Lloyd and Jan Chinn; 2002 – present

Thank you for reading my blog during Black History Month as I highlighted some of my heroes. I hope that you have learned a lot and that your heart has been turned toward missions. Here’s our story ….

Lloyd and Jan Chinn are native to Texas. Lloyd from Edna, TX and Jan from Houston, TX.

In 1999, Lloyd was invited to Ghana, West Africa on a short term mission. Lloyd and Jan had never even met a missionary and had no desire to enter into missionary service; they scarcely knew where Africa was – and had never heard of Ghana. God provided the funds for the journey and they took that as confirmation that Lloyd was to go. God spoke to Lloyd clearly on that trip that Africa would be his context of ministry.  In 2000 they took all of their children and 22 other people to the same little town in Ghana – and on that trip, Jan’s experience opened her eyes to the need for discipleship in Ghana.

In 2002, Lloyd received his ThM from Dallas Theological Seminary and that same year they were appointed as long term missionaries with WorldVenture. They moved to Ghana in 2004 with their two sons and opened WorldVenture’s new field of ministry in Ghana. The Chinn’s served in the town of Nkwanta in Ghana’s Volta Region. Their ministry focus was Pastoral Leadership Development. As they became for familiar with the community, they added Orphan Care, Educational Development, Women’s Empowerment and Community Economic Development. They were blessed by The Lord to design and begin the construction of a Leadership Development Center; a Short Term Missions home; and, a Poultry Farm.

In 2013, they returned to the USA on a home assignment which was supposed to last 10 months and during this time, they were asked by the leadership of WorldVenture to take on the role – Global Director for Africa. In March 2014, they stepped in to this new role.

Lloyd and Jan are the first African Americans to serve as Global Directors for WorldVenture. The new role has added 12 additional countries to their Africa ministry life.

Lloyd and Jan are also serving MANI (the Movement for African National Initiatives) as the North America Diaspora Coordinator. They also serve at Crossover Bible Fellowship as leads of the Missions Ministry (Front Door to Frontier).

Lloyd’s firm message to the African American church has been the same from the beginning of their journey: “Pray! Pay! or Pack!”

If you want to serve long term in Africa — WorldVenture is, in our opinion, the best organization to join. Get in contact with us, we will gladly show you the way! Email us at J.Chinn@WorldVenture.com or at missions@crossoverbf.com

https://worldventure.com/pmissionary/4000-110-chinn-lloyd-and-jan/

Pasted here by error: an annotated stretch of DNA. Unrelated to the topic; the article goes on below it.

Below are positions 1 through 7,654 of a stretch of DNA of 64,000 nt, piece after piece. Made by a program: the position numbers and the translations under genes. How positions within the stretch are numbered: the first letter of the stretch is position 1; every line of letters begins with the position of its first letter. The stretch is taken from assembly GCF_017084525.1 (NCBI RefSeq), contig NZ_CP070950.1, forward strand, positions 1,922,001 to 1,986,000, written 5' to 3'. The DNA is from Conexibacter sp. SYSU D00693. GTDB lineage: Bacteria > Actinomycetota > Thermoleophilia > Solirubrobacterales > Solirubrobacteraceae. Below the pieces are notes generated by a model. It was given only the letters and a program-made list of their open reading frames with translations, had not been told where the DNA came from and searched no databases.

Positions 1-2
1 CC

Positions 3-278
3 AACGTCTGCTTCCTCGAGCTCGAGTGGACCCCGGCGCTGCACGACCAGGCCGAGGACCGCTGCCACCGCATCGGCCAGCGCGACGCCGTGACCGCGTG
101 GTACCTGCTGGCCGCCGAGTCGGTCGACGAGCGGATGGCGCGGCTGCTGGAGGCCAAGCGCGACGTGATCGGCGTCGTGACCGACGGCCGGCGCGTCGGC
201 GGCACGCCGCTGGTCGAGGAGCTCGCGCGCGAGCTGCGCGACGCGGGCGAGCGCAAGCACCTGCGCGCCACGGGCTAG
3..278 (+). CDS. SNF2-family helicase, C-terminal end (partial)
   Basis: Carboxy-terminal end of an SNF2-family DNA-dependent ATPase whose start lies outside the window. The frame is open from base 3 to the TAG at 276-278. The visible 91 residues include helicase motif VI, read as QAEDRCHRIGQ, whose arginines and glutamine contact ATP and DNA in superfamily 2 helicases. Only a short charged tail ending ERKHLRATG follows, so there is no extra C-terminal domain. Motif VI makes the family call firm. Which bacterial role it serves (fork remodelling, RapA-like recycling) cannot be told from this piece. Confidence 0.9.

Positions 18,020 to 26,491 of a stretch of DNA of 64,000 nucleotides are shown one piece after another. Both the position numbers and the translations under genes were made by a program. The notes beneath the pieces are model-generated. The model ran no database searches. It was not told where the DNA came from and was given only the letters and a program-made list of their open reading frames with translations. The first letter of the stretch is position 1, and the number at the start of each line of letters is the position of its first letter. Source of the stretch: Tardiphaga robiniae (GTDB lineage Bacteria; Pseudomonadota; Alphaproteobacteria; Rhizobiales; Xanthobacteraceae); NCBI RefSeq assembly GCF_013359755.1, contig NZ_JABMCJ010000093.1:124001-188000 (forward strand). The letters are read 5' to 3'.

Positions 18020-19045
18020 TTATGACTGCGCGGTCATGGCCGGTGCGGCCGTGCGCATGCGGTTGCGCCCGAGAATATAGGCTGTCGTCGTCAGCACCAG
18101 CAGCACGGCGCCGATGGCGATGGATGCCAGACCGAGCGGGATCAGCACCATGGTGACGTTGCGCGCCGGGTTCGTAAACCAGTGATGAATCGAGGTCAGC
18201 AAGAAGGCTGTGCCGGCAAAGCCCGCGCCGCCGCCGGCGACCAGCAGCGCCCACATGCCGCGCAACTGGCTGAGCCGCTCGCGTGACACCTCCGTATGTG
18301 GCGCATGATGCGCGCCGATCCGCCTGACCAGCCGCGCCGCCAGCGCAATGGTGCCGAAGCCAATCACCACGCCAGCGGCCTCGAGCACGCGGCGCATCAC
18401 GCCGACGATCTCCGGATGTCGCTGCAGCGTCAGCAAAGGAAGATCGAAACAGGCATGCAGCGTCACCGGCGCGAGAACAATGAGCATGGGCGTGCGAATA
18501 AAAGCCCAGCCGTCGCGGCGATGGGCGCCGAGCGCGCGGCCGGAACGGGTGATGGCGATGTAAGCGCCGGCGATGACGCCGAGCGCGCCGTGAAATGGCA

Henry Highland Garnet. Jamaica, Liberia, New York & Pittsburgh. Served 1842 – 1882

Henry Highland Garnet. Born into slavery in Maryland in 1815, Garnet and his family escaped to New York City when he was nine years old.  In New York City, Garnet attended the African Free School. In the 1830s, Garnet continued his education at several institutions. He eventually ended up at the Oneida Institute in Whitesboro, New York where he finished his studies in 1840.  He became a Presbyterian minister and served as the first pastor of the Liberty Street Negro Presbyterian Church in Troy, New York, beginning in 1842.

His “Call to Rebellion” speech in 1843 encouraged slaves to rebel against their owners.  In 1850, Garnet traveled to England and Scotland where he spoke widely against the practice of slavery. He also supported allowing blacks to emigrate to other lands, such as Liberia in Africa, a country made up mostly of freed slaves. In 1852, Garnet traveled to Jamaica to serve as a missionary.  Ill health forced his return to the U.S. in 1855 where he continued his work in the abolitionist movement. In 1856, he begin to serve as pastor of the Fifteenth Street Presbyterian Church in Washington, DC.

On February 12, 1865, while in Washington, Garnet made history when he was chosen by President Abraham Lincoln to speak to the House of Representatives—making him the first African American to preach a sermon in the U.S. House of Representatives.

In 1868, Garnet was appointed president of Avery College in Pittsburgh, Pennsylvania. Later he returned to New York City as a pastor at the Shiloh Presbyterian Church (formerly the First Colored Presbyterian Church, and now St. James Presbyterian Church in Harlem).  

Fulfilling a longtime dream, Garnet traveled to Africa in 1881 where he was appointed as the U.S. Minister to Liberia.  He died in 1882, a few months after his arrival.  Garnet was given a state funeral by the Liberian government and was buried at Palm Grove Cemetery in Monrovia.